“Anderson’s searing debut novel, Speak (1999), about Melinda, a high school freshman dealing with the traumatic aftermath of rape, is filled with deep feeling, empowering triumph, and moments of startling horror. Not only is Melinda trying to forget her rape—a challenge when her rapist freely wanders the halls of their school—she’s flailing in her classes and an outcast among her peers, until an art class assignment and some slow-building friendships give her the courage to speak up. Carroll, well-known for her horror comics, does an excellent job of bringing the vignettes of Anderson’s novel to the graphic format. In finelined, grayscale artwork, Carroll powerfully evokes moods with creeping, smudgy shadows; faces with missing eyes and mouths; and jagged panel borders. Grasping hands reach down from tree branches until trees and hands are tumbled together in a juddering haystack of overlapping lines. Those moments are striking, but they’re even more striking when set against scenes of Melinda’s quiet, isolated day-to-day reality, as well as her gradual growth and steps toward recovery. Carroll strikes a deft balance, gracefully juggling the acute terror of Melinda’s rape, the pernicious paranoia that follows her in its wake, the swirling rumors and bullying surrounding her, and glimmering moments of hope and comfort. With spellbinding artwork, this exceptional adaptation masterfully does justice to its source material while adding new depth and nuance.” — Sarah Hunter, Booklist Starred Review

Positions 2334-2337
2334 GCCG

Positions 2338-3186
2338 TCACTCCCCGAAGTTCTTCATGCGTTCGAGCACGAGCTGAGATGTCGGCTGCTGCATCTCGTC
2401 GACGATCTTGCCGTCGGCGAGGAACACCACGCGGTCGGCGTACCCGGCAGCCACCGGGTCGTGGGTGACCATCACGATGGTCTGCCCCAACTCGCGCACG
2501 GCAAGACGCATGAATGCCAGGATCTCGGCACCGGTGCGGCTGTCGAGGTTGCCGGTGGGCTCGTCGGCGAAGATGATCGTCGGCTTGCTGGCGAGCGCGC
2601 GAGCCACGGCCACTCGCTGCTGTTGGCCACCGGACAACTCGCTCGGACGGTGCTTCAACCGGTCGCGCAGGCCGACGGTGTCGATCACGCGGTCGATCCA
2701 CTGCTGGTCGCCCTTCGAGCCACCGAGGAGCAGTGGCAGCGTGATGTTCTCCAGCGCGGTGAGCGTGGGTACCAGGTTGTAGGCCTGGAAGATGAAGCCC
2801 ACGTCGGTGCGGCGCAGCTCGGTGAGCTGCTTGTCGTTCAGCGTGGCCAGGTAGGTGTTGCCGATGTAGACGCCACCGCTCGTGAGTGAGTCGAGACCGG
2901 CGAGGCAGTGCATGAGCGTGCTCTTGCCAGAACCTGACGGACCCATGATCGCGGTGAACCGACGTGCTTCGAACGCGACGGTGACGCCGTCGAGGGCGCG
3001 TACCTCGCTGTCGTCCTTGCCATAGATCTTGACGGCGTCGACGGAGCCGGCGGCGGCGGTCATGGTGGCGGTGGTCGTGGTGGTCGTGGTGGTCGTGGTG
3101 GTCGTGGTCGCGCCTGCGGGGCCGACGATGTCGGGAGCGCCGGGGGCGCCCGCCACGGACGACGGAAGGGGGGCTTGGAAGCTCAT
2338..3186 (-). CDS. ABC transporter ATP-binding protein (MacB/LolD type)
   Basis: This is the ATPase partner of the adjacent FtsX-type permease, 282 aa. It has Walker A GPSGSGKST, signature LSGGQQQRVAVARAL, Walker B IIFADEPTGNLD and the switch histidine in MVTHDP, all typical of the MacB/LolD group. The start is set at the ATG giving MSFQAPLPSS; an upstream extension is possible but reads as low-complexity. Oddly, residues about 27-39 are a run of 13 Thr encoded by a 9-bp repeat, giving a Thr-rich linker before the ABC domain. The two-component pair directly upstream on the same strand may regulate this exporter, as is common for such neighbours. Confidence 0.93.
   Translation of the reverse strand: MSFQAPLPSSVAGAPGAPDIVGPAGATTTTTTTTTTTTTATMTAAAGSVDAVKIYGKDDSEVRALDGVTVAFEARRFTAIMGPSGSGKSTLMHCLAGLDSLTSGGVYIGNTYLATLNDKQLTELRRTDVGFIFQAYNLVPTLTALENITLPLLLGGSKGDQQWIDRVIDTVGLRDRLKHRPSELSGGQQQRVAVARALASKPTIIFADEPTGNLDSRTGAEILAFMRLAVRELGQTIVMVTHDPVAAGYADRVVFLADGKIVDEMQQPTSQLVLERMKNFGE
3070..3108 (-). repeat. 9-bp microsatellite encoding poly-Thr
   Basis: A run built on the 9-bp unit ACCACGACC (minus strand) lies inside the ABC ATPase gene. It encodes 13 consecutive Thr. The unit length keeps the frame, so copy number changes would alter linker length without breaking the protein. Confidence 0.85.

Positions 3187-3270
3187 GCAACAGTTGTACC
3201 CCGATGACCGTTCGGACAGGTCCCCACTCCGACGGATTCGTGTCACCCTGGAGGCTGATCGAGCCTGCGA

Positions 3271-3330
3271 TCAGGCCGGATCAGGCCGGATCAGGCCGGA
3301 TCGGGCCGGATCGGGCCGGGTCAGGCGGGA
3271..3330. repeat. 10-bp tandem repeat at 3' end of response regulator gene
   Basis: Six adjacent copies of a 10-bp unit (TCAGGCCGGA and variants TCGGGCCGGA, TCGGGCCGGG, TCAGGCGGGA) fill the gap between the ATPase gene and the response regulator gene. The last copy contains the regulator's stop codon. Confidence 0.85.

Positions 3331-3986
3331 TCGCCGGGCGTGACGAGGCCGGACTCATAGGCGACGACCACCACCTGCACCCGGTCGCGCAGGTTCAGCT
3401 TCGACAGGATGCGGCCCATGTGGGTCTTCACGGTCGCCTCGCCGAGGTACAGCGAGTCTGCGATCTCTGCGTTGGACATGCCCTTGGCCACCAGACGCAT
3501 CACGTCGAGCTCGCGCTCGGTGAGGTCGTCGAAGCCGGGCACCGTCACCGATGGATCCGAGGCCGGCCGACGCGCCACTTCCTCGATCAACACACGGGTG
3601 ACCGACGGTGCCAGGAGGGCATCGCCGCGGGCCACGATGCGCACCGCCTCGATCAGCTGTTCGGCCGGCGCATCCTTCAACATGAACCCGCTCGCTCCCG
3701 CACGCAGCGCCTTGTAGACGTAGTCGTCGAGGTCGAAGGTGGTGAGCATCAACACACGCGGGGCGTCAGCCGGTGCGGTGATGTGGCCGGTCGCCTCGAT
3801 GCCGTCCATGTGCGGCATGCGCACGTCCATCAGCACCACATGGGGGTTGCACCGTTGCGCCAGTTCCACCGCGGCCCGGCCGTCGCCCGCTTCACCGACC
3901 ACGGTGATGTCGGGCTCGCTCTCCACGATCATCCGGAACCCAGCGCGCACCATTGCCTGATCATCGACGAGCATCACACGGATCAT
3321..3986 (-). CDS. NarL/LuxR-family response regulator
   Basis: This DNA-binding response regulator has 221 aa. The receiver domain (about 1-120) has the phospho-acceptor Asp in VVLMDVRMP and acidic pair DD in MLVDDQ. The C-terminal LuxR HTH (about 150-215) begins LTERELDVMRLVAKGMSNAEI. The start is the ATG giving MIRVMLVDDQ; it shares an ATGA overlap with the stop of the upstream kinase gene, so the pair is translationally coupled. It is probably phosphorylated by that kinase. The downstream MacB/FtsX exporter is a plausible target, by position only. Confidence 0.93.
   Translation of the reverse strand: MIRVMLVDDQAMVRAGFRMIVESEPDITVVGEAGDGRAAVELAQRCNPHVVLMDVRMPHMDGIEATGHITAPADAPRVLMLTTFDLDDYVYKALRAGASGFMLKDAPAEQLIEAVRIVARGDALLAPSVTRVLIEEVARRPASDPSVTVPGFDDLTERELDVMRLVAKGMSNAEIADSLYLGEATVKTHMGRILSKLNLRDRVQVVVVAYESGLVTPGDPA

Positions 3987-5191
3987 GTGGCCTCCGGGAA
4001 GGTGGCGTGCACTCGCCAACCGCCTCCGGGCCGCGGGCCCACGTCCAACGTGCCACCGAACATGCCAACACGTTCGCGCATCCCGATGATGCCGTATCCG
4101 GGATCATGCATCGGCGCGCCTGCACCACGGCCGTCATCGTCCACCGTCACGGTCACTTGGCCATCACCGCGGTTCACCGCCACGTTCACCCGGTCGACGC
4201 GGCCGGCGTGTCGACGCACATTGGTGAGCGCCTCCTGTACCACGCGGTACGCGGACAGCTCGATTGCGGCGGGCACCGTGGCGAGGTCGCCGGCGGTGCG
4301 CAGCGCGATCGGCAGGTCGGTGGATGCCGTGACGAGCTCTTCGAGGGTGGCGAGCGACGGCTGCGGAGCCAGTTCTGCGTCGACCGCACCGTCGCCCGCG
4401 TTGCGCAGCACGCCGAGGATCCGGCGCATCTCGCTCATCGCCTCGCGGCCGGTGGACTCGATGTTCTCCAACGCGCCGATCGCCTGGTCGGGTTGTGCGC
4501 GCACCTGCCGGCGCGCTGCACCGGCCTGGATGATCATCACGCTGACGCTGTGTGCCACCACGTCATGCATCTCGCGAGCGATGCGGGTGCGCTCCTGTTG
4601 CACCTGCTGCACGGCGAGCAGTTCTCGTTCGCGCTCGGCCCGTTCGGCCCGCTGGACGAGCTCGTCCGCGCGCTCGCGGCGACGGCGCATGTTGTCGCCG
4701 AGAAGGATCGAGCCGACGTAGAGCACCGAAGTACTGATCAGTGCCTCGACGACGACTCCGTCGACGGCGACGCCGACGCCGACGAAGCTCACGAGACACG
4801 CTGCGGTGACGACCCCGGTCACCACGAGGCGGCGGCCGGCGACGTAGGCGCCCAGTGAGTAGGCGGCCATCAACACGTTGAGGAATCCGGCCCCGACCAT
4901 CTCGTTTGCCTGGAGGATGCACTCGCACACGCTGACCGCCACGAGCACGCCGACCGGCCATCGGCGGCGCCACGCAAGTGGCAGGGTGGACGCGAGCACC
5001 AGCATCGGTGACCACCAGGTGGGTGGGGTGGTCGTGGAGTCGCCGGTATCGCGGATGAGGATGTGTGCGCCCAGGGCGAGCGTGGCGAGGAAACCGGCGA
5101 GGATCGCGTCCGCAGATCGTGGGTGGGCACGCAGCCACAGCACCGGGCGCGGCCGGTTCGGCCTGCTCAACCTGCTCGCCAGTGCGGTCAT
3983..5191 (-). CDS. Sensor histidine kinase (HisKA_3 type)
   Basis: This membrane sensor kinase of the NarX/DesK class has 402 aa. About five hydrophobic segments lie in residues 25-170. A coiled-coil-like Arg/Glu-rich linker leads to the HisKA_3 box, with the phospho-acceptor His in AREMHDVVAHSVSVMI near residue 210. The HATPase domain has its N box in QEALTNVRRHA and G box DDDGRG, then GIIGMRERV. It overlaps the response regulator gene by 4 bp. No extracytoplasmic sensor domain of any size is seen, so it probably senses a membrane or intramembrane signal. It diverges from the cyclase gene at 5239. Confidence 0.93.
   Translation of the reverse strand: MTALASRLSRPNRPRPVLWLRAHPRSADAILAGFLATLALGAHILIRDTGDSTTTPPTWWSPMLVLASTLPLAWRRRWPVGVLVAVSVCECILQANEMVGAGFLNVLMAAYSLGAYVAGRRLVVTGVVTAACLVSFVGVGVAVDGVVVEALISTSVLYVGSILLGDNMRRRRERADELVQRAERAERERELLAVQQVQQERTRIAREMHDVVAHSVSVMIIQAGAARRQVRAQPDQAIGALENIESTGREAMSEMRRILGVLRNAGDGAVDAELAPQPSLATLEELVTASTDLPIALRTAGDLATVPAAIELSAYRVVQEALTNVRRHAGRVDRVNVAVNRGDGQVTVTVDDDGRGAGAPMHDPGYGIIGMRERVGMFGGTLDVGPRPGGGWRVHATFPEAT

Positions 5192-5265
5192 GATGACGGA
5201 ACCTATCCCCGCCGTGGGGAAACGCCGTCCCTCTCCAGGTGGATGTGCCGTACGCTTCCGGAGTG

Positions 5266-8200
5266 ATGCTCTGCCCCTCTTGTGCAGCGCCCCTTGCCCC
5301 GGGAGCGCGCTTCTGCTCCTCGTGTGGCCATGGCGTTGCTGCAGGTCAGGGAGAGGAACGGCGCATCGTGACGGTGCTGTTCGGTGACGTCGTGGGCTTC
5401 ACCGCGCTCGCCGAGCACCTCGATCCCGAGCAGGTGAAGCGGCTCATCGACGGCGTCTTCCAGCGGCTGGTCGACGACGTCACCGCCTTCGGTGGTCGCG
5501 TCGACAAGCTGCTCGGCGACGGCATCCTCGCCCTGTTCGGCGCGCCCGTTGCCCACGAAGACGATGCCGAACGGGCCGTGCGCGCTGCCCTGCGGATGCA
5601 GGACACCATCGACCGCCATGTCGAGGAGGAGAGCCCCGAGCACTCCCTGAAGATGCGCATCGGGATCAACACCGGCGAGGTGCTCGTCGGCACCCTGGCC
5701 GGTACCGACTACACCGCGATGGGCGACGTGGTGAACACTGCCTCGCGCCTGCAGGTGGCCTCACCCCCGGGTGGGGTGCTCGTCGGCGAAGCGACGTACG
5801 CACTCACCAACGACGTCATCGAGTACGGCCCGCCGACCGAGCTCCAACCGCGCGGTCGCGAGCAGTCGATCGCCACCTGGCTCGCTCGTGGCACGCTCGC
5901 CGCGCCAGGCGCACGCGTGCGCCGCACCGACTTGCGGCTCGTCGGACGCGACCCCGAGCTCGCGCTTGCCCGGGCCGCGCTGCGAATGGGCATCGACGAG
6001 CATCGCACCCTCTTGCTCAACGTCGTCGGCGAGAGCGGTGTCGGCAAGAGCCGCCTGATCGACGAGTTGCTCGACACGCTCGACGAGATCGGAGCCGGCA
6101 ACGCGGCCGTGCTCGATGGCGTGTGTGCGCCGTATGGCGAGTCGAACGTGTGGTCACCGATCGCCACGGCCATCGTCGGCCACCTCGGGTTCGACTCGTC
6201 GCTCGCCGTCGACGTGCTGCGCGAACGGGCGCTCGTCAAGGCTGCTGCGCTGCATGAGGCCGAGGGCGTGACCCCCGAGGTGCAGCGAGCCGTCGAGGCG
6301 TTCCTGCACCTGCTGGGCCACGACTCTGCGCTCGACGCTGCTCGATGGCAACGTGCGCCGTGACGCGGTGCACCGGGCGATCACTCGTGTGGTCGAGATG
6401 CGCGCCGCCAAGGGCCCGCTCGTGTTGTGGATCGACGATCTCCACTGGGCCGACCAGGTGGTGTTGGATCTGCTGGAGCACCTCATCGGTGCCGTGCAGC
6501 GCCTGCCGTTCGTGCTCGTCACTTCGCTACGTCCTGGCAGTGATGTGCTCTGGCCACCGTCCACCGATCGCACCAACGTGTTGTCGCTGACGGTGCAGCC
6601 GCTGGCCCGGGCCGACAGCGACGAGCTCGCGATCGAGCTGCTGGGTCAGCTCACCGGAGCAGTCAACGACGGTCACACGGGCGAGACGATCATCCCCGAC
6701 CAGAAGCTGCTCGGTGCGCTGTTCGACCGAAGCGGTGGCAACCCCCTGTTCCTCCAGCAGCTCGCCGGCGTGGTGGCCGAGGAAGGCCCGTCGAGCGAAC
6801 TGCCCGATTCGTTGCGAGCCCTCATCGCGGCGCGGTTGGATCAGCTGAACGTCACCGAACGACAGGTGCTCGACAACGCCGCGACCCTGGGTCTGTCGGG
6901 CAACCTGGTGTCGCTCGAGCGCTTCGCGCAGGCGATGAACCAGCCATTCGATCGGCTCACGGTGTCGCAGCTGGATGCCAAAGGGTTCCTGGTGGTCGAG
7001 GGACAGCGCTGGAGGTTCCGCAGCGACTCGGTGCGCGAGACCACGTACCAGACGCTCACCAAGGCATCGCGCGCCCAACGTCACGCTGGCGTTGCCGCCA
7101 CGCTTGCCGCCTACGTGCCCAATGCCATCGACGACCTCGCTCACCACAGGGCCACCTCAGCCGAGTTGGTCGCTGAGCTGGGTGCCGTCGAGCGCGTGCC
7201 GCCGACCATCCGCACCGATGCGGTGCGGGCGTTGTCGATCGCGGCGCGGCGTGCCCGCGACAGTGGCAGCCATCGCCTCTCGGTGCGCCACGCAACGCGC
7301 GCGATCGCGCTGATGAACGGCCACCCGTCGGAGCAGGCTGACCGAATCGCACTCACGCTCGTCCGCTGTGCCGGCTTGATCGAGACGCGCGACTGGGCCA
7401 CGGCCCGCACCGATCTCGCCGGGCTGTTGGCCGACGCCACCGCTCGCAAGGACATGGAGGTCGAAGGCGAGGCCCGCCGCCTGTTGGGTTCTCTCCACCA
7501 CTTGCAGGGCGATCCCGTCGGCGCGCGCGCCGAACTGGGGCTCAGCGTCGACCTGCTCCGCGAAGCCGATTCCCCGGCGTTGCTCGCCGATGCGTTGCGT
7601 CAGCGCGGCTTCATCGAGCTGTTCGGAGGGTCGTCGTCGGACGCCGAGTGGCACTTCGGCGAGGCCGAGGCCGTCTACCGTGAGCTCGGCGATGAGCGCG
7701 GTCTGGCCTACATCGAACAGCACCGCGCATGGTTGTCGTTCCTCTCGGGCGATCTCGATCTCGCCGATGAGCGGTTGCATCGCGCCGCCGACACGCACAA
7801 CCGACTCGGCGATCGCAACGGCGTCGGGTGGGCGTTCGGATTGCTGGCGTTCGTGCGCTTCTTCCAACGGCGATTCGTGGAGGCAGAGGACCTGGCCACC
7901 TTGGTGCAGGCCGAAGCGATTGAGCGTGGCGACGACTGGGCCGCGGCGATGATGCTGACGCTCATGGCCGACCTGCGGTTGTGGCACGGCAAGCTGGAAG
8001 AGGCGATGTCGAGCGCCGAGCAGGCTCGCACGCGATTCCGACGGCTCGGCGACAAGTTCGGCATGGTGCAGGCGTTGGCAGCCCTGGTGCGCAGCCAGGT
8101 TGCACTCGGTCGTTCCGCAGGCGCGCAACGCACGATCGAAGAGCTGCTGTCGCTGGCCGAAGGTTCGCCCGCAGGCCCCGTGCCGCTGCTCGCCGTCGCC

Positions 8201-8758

“Carroll’s stark black-and-white illustrations are exquisitely rendered, capturing the mood through a perfectly calibrated lens. With the rise of women finding their voices and speaking out about sexual assault in the media, this reworking of the enduring 1999 classic should be on everyone’s radar.

“Powerful, necessary, and essential.” Kirkus Starred Review

“The graphic novel format seems tailor-made for Laurie Halse Anderson’s 1999 novel, Speak.” The Globe and Mail

“In this new graphic novel adaptation of Anderson’s Speak (rev. 9/99) — a powerful narrative of a high school freshman’s year of self-preservation after a brutal sexual assault — artist Carroll starkly renders protagonist Melinda’s pain and healing in black and white, expertly deploying visual perspective and tension to sharpen the emotional impact.” -Anastasia M. Collins, Horn Book Starred Review